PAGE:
An Air Force definition of “respect” would involve consideration of “rank.” A pilot’s conception of “respect” is based on the manbare of rank, decorations and past history. A competent man has no need to urge on his comrades to follow. They are right there for they know he knows what he’s doing and if he be right or wrong, his judgment is theirs. I am sure I have never known anyone quite so well as the pilots I fly with. They say “familiarity breeds contempt.” In all other cases I would believe it, but not on active service. Perhaps it is because our pilots are much too well-mannered to presume upon such a situation but I have never once seen one of our lads overstep the mark.

The Service, if one can survive it, is a wonderful thing —a great leveller, but in turn a great uplifter. The snobs are torn down in no uncertain manner, the timid are imbued with a true sense of the importance of the parts they play, and the whole squadron learns something new from day to day. The result is companionship, strength, unity and perhaps, above all, a gift, to every one of us, the aforementioned tolerance. In my mind a pilot will be a great asset to the world at peace.

I often think of you and Mom, and the picture of you both, which I carry with me, never fails to stir me. I connect you with the garden and I can see you puttering around on a Saturday afternoon while the boys are tinkering with t he car. and Mom is making tea for you. I can see the day wearing on— all of us getting cleaned up to go to our respective girl friends, or wives, and then my asking, rather timorously, for vour car. I’m very grateful to you for the use of your car, Dad, and I did my best not to misuse it. Unlike so many fathers of the present day, you seemed to understand my needs in that way. I take the car as a particular example, but I mean the same in all ways. I realized at the time that you made a sacrifice each time I borrowed it, for without it you would have been lost. Many important memories are connected with it -dances, parties, drives. It helped give me that independence which has stood and will stand me in

good stead for the rest of my life. Have you ever looked at it in that way?

I don’t know why I am writing you in this way. Perhaps it’s my desire to impress upon you just how much my home did mean to me. Why does one have to be away from home to appreciate it to the full? You’ve raised a great family, Dad. A cleaner, healthier, happier, and luckier family I think doesn't exist. When I say this I do not forget Mother—there is no difference in the importance of the part each of you played and neither side has done better than the other. Talk about a goodly heritage my parents have given me the best in the world!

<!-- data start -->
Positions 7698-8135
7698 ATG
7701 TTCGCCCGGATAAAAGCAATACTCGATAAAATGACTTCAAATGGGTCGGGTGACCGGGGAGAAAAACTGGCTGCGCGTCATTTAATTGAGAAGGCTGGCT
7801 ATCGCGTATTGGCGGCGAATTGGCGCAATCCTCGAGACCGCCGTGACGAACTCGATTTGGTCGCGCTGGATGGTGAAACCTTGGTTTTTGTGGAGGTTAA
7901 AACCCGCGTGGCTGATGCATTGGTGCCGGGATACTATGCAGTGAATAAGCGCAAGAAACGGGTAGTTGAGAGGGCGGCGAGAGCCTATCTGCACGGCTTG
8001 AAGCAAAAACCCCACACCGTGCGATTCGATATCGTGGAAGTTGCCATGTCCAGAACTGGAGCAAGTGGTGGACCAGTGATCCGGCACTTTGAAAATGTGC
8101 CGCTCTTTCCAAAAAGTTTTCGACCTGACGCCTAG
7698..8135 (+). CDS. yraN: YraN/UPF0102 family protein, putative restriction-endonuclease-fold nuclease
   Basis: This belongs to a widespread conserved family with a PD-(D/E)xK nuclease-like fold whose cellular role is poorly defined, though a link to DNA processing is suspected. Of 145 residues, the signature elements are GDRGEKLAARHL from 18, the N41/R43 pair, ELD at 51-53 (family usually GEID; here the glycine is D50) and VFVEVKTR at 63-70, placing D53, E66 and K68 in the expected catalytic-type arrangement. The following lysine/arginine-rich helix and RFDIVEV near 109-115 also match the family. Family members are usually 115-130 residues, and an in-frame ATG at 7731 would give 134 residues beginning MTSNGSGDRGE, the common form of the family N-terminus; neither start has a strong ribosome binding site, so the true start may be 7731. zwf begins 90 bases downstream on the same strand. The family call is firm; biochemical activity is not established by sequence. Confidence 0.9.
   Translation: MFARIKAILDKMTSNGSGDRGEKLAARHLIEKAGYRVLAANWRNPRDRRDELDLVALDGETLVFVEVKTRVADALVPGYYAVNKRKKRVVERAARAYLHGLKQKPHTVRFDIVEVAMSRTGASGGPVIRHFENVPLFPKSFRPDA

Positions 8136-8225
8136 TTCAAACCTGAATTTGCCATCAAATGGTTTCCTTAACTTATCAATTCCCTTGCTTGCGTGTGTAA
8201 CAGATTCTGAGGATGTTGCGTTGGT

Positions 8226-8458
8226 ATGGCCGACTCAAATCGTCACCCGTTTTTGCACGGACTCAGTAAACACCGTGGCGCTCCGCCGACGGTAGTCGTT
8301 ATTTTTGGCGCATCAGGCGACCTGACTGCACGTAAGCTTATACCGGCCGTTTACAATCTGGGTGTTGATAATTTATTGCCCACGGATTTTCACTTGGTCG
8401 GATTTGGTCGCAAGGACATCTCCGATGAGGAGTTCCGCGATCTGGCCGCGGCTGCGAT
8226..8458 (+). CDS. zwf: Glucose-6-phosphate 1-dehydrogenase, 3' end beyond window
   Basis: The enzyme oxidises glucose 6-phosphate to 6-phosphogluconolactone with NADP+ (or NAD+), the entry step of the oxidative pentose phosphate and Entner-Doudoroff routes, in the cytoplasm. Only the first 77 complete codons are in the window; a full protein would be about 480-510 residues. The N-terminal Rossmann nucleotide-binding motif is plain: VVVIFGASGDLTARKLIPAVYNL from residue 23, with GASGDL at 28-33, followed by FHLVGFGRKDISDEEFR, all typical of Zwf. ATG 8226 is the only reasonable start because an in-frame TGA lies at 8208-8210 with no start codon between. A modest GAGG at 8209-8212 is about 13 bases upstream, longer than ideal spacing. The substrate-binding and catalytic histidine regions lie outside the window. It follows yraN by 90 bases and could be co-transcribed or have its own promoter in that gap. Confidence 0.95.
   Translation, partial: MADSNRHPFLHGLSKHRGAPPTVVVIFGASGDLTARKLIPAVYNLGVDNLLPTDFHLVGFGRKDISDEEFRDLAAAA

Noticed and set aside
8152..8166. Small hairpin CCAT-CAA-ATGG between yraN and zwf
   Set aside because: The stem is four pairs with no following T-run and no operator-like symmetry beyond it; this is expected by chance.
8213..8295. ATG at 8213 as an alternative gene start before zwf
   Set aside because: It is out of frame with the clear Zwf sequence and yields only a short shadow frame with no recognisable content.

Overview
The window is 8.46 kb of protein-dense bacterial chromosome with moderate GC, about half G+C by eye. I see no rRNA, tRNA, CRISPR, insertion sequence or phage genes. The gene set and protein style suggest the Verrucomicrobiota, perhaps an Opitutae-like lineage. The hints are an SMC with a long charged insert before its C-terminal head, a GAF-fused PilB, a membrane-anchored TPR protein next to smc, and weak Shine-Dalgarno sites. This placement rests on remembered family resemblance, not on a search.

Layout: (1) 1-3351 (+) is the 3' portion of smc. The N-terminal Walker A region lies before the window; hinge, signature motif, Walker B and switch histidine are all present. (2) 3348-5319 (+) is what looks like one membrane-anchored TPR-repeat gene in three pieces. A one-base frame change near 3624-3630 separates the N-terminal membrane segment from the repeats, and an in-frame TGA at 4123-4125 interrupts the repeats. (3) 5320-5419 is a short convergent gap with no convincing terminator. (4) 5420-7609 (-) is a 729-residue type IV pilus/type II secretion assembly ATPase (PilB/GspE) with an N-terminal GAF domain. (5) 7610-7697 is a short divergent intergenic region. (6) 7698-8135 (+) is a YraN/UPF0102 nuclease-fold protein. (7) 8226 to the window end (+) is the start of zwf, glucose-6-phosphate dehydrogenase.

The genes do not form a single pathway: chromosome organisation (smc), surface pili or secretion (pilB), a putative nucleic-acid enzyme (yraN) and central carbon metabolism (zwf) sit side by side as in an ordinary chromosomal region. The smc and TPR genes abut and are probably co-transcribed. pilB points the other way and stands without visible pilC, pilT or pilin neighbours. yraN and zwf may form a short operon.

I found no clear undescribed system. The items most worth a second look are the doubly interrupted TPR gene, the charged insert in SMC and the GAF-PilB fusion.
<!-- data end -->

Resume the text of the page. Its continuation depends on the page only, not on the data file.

Most sincerelv and affectionately,


Somewhere in England.

My dear Dad:

Because you may be reluctant to pass this letter around the family, I am sending this under separate cover. The sole purpose of it is to broach a subject which neither of us has mentioned in his letters.

None but a fool could fail to realize the risk of sudden death which we must face over here. Destruction is all around us —our aim is to destroy—and the chances are equal as to which pilot in a battle will get away and which one won’t. Now there arises a question. “What if I do not come back?”

From my point of view the greatest tragedy would lie in the grief and disappointment that you, Mom and the family would naturally experience! Nothing can be said by anyone in condolence which could give any sort of relief to you, and so I want you to look upon the situation through my eyesto see with me what I see and to feel the way I do about it.

I think I have written often enough about the part my faith in the goodness of God plays in my life over here. The thought of dying is not a pleasant one, yet the effect of such thoughts upon a persondepends largely upon hisoutlook. If one has reason to be afraid of death, then it must necessarily react on his mind in life. But if he is prepared for any eventuality, in his mind I mean, then by constantly training himself to accept the situation it becomes no obsession with him and he finds he can take it in his stride.

I cannot look upon my future with a firm assurance that “it can’t happen to me!” I can, however, be assured that if it does happen to me I shall know it to be for the best and with not a little pride in knowing I have done my utmost for a cause in which I firmly believe.

I have seen many of my friends perish. Some of them have been almost within reaching distance when they “bought it.” I myself have been very close to it on two occasions. I believe I wrote you about them. But every time I have managed to live to thank God for my safety.

Dad, I do not expect death! As I taxi out to the runway I always turn on my radio and say a prayer for my safety into the transmitter. I feel lots better each time as I hear my own words in my phones. But, at that, I am ready for it if it comes. It is out of my hands, except for the normal precautions anyone would take.

I have lived a wonderful life. I have enjoyed it to the full and I want to enjoy a ripe old age. I am happier here than I could be in any other occupation during war. And, in the hope that I shall survive, I am doing my utmost to lead a life which will enable me to deserve all that has been done for me, and to prepare myself for the time when peace comes.

Most affectionately your